Alex Kurtzman: I think Caspian's idea was so brilliant, but I think that for us what we discussed early in the process was - we said, okay, this is a brilliant universe, it's very meticulously created, how do we make sure we don't distance the audience, because sci-fi can be distancing. And when we stepped back from it, we said, this really needs to be a story about a guy who goes to work every day, just like any of us, has an average job, has to punch the clock, and has this deep sense that something's very wrong with his life, can't place it, and of course realizes what he actually is. And when we decided to approach it through the lens, it became a much more human story, which of course merits the idea, what does it mean to be human? So that's where we started from.
Bob Orci: In terms of being delicate, we didn't have to be delicate, you want to be true to whatever the story is, there's a premise there that you want to be true to, and if being true to that you'll find the delicacy necessary to deal with any material that you would approach, unless you're just a horrible person and you're going to throw it out and try and change everything. There's a premise there that is true, that you want to be true to.
Question: Have you had any response from the government concerning this issue?
Walter F. Parkes: Of course the government hasn't seen it yet.
Laurie MacDonald: It's not been viewed by anyone. I don't think there will be, it's clearly fiction.
Question: Did Caspian's original script take the two leads to the outside world?
Laurie MacDonald: The key difference and I'm recalling now, no - it was not Los Angeles, but they did escape and they were on the run. What was missing was the sense of where they were going to, a kind of plan. They were just characters running. And the key, the introduction of looking for the sponsor was a key story change we made, there were others, but giving them a mission.
Bob Orci: In the original, Scarlett didn't win the lottery. She was a pregnant character who made it halfway out of the institute with him, and subsequently gets captures and he has to go back, and in the version that ultimately was shot, she's not pregnant, she's much more of the co-lead of the movie, it's the two of them discovering everything together, and ultimately getting away together.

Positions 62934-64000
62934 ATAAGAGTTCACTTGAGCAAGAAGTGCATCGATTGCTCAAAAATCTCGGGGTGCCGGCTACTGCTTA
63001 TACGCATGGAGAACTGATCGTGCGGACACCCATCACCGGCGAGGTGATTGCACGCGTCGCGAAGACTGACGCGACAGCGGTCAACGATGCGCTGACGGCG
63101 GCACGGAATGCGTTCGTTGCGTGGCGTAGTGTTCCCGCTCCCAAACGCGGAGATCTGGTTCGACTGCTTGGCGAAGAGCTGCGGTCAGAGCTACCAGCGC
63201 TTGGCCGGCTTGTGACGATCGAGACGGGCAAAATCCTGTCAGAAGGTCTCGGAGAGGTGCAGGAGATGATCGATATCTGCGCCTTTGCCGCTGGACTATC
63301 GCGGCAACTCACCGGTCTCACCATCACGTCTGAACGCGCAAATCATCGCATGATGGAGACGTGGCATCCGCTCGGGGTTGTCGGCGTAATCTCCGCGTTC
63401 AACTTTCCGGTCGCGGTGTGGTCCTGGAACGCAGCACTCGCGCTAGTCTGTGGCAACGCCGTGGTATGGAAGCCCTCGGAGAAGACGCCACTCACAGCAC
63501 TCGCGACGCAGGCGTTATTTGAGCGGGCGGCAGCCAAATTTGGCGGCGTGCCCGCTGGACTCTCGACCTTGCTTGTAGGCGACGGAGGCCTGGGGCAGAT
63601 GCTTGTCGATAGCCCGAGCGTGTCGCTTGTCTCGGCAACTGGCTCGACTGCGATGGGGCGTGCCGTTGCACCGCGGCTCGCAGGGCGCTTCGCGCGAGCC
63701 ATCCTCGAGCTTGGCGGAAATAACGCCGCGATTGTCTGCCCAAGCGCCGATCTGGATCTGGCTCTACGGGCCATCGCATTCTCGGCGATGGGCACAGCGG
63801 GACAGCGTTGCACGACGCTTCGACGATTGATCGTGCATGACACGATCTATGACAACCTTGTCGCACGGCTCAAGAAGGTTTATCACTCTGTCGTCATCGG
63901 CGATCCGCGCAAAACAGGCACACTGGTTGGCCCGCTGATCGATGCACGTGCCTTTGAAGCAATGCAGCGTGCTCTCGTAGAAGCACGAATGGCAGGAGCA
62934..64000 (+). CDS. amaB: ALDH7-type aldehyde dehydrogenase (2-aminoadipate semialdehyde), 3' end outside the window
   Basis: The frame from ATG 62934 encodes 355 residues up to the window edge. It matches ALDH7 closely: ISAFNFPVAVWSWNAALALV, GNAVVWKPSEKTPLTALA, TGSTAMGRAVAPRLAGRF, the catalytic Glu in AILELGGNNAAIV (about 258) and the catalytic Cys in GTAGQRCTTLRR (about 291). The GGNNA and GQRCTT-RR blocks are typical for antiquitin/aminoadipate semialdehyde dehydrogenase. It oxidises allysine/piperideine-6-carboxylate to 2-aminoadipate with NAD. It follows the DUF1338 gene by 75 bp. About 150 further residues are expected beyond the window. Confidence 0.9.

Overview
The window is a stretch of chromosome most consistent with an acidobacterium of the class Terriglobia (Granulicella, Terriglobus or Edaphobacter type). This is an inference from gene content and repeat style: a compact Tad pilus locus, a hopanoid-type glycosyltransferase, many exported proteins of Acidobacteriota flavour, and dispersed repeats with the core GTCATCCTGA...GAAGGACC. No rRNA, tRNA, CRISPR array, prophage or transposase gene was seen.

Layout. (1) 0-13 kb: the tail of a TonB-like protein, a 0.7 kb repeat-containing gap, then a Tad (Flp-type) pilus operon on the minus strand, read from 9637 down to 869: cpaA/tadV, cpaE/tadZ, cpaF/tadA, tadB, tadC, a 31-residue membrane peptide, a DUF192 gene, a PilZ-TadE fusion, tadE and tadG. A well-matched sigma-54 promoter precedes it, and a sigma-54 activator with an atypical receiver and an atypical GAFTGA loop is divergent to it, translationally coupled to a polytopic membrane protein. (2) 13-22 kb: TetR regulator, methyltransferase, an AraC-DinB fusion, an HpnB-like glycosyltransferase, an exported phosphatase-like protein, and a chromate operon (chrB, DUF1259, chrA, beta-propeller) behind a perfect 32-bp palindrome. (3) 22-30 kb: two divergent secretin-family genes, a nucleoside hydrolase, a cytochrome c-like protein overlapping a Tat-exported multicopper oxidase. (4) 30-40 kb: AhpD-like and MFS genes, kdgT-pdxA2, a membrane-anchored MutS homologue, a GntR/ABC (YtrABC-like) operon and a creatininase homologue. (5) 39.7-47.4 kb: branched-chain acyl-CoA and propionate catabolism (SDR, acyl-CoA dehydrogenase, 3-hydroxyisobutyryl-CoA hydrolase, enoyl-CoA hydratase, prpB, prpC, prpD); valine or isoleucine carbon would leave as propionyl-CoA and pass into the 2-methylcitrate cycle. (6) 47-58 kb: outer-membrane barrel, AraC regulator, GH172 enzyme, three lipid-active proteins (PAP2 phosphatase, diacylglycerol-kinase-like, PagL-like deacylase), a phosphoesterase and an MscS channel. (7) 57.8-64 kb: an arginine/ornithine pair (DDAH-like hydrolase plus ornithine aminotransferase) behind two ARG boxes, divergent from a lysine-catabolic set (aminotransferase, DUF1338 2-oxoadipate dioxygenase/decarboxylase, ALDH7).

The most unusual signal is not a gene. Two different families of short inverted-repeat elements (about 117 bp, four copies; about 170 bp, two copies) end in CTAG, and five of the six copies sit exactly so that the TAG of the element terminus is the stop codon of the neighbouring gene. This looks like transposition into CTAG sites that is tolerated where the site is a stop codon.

Alex Kurtzman: And winning the lottery gave us the clock that we needed for him to step up and really figure out what was going on in there, because he had this strong sense, but then it became the girl that I love is going to leave tomorrow, and I really have a sense that something bad is going to happen to her and I need to figure out what is going on, and that's what leads him upstairs.
Question: Talk about the appeal of your two leads, Scarlett and Ewan.
Walter F. Parkes: There are certain big movies that are only made because of the charisma of the star, and there are other big movies that hopefully the concept of the picture is enough. In those cases what you do is you cast for the characters, you cast not so much are they marquee, are they box office, or do they have a quality that is specifically right for this movie. And we were lucky enough because we think this idea was fascinating enough, and Michael Bay is enough of a household word, that we could really cast for the actor and not for the star. Certainly Ewan is a star and Scarlett's a star-to-be, but they're not in the same world with Tom Cruise, or someone like that. It's interesting also that it was not about casting one or the other, it was about casting the two of them together, we knew this was going to be a two-hander in the full sense of the word and that our ability to make a movie that was not just a science fiction picture for teenage boys, but rather something that would possibly have some really wide appeal would be dependent upon the extent to which we could really identify with these two people, as two normal people who find themselves in extraordinary circumstances and that we want to follow their adventure. It's really in that context that we came upon Scarlett and Ewan. Ewan is already thought to be really a consummate young actor of that generation. When you think of the range of what he can do, and this gave him the ability to truly carry a leading man way a picture. And Scarlett has been so mesmerizing, but they've been for the most part in smaller movies, and the idea of taking what we've already seen that's so extraordinary about her and putting it in this context with a big summer holiday movie, it's actually kind of a privilege and an opportunity for us to try to do that.